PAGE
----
Monday, May 27, 2024

Evacuated Kenyans from South Sudan arrives in Nairobi

Tens of Kenyans who were stranded in South Sudan were all joy following their evacuation from the war-ravaged country by the military on Monday.

The military plane landed at Wilson Airport in Nairobi shortly before 1 pm and another was expected later.

The Kenyans who lived and worked in Bor, where fighting has been intense in the past one week, including on Monday, looked visibly shaken and tired but expressed joy to be back home safely.

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The government has been evacuating Kenyans from South Sudan following an a coup attempt and fighting that has left thousands of people dead and scores others maimed and injured. More than 100,000 people have also sought refuge in UN camps.

The Kenyans, who were evacuated on Monday, were among thousands of foreigners who sought refuge at the UN Mission in Bor when the skirmishes started.

On Monday, the Kenyans spoke of their suffering since the fighting started on December 17 and being forced to stay without food for long.

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The lives they had built for themselves in Africa’s youngest nation were abruptly interrupted by conflicting political sides, forcing them to leave behind property they had toiled to acquire.

Mr Joseph Ndegwa, who operated a motorbike taxi in Bor, said the happenings of the past two weeks will remain a nightmare that he will try hard to forget.

He said he was going about with his business in a town near Bor on December 17 when he heard gunshots fired a short distance from him. Together with other Kenyans he managed to flee to the UN building where he has remained until Monday.

Mr Ndegwa remains haunted by the bloodied bodies that were still strewn along the streets on Monday.

“Food was a luxury that many of us had to do without at the safety camps we were holed in and the UN was no better. We were provided with adequate rations of water but had to forage for anything we could put in our mouths,” Mr Ndegwa said.

“I will never go back there,” he swore.

Mr Ndegwa’s house, like many others was looted.

Ms Joyce Nyokabi, 30, who has been in Bor for a year looked haggard and unkempt after spending two weeks at a UN camp.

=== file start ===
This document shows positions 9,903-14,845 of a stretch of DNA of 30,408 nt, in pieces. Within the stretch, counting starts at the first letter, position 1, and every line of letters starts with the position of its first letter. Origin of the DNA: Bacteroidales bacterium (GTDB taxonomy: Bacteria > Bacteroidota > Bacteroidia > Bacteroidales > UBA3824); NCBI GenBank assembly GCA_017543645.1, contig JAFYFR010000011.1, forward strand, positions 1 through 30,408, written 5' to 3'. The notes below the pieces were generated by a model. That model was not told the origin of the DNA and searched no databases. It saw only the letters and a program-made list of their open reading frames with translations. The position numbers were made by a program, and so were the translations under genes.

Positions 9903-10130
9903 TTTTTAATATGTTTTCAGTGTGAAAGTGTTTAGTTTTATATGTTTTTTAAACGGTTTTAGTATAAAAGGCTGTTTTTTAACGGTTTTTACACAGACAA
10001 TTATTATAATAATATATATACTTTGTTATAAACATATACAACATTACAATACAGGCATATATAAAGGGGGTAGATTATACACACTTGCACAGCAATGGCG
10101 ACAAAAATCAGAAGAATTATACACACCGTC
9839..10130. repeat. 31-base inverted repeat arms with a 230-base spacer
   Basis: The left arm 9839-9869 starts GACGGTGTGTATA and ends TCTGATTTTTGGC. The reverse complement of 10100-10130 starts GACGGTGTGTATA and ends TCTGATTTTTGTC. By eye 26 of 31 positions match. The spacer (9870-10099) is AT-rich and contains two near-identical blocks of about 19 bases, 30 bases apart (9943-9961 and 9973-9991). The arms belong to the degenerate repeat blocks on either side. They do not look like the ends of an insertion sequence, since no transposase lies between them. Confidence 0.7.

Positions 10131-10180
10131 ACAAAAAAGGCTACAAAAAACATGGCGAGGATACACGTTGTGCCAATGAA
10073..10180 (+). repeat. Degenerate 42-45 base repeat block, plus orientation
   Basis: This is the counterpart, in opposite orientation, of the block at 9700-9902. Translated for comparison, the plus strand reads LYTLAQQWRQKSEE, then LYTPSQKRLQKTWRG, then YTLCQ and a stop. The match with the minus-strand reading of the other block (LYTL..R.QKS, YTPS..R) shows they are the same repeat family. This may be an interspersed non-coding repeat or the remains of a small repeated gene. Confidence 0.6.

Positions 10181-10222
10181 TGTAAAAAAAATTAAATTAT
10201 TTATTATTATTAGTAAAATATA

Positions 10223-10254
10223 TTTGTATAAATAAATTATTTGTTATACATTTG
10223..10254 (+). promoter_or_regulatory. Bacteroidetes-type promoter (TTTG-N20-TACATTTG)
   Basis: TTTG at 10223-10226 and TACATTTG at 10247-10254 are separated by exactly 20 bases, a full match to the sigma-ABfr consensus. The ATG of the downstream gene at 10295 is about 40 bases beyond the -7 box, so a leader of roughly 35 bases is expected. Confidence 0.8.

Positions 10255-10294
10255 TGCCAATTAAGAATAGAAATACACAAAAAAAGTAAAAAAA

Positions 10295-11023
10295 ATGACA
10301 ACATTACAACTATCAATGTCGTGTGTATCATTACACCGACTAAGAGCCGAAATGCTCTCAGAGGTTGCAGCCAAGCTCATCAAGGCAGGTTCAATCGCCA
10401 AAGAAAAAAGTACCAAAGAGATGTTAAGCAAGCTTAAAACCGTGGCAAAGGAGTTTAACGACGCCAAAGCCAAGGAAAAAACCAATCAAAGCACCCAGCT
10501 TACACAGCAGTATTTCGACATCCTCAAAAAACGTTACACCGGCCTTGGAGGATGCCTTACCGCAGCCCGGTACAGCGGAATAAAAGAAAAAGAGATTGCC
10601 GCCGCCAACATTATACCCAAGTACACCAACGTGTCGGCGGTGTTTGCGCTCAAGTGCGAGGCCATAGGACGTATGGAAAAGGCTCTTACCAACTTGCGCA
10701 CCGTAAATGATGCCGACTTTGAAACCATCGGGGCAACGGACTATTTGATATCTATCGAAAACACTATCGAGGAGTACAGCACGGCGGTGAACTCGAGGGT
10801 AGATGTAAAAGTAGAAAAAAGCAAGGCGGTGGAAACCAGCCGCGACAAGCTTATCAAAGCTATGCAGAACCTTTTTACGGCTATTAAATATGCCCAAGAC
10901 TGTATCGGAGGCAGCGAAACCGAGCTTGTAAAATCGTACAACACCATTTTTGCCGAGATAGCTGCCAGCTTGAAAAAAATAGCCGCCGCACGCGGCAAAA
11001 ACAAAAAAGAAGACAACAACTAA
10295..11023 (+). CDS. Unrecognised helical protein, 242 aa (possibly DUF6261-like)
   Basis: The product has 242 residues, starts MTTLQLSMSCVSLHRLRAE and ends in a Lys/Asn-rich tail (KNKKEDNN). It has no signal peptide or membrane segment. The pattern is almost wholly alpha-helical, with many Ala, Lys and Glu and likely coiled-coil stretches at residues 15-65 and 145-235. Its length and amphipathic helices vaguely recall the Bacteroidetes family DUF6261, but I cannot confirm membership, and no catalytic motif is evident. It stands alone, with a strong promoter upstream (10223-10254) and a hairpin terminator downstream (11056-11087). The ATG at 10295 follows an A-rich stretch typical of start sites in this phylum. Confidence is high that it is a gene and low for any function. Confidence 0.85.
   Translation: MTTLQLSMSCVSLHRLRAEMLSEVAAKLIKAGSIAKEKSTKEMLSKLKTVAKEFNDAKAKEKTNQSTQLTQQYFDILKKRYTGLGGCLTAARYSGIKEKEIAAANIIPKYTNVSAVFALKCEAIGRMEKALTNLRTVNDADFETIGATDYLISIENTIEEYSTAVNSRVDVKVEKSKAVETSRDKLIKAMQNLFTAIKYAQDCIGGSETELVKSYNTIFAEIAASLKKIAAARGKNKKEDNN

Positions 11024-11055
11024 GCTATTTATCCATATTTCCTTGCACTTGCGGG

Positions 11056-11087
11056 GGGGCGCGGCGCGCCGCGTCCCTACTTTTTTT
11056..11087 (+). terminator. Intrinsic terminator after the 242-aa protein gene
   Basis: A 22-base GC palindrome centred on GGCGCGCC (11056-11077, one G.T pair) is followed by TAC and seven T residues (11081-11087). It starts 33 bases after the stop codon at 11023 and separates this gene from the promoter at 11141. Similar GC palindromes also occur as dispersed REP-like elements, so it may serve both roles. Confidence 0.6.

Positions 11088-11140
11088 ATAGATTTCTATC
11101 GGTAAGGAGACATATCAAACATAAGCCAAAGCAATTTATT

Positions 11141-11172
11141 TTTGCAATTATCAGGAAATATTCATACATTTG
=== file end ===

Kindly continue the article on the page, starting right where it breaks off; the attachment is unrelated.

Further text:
Her ordeal began on the night of December 17 when she was suddenly woken up by the sound of gunfire rapidly approaching her home.

For her daily meal she had to jump over bodies to collect scraps of food that had fallen on the streets. She has two relatives still left in South Sudan, although she is hopeful that they will soon join her in the country.

For Hillary Luseno,30, there is no reason for him not to return to Bor. A former construction worker who now trades in the cloth business, South Sudan provided him with his sustenance. Despite the ‘hell’ he went through, he is willing to go back and resume his business.

Mr Eric Mwanzia who worked as a mason in Bor said the situation was so bad that “a friend could be killed as you watched.”

“The fight started in the town on December 18. There were shootings and looting of property. Foreigners were harassed and some beaten and killed. Some Kenyans were among those killed including one known as Karanja who was found burning charcoal in the bush. A Kenyan driver with an NGO and another lorry driver were also killed,” Mr Mwanzia said.

Mr John Kimani who operated a business in Bor thanked the United Nations for hosting Kenyans who sought refuge in its camp. He also thanked the Kenyan government for returning them home.

“I had stayed in Bor for long but things changed suddenly. I left all my belongings including a car in Bor and only carried spanners in a sack. I will never return to Sudan again. I only appeal to the government to assist us start small businesses here to restart our lives,” Mr Kimani said.

The Kenyans thanked the government for enabling them return home safely saying the area could erupt into “serious” war soon as reports indicated more than 25,000 youths armed youths were heading to the town.

Forces loyal to former Vice-President Riek Machar were last week driven out of Bor by government allied.

The UN said in Bor, where 15,000 civilians have sought shelter, conditions are “very challenging, especially in terms of health and water and sanitation.”

“There are few latrines within the site, and limited access to clean water. There are also urgent needs for food and shelter supplies,” according to the UN.

South Sudan President Salva Kirr and Mr Machar had by Monday not held talks to end the fighting despite an Inter-Governmental Authority on Development deadline for them to do so by

Some of the  Kenyans who were evacuated from South Sudan disembarks from a Kenya Defence Forces plane at Wilson Airport after their evacuation on December 30, 2013. Photo/EVANS HABIL

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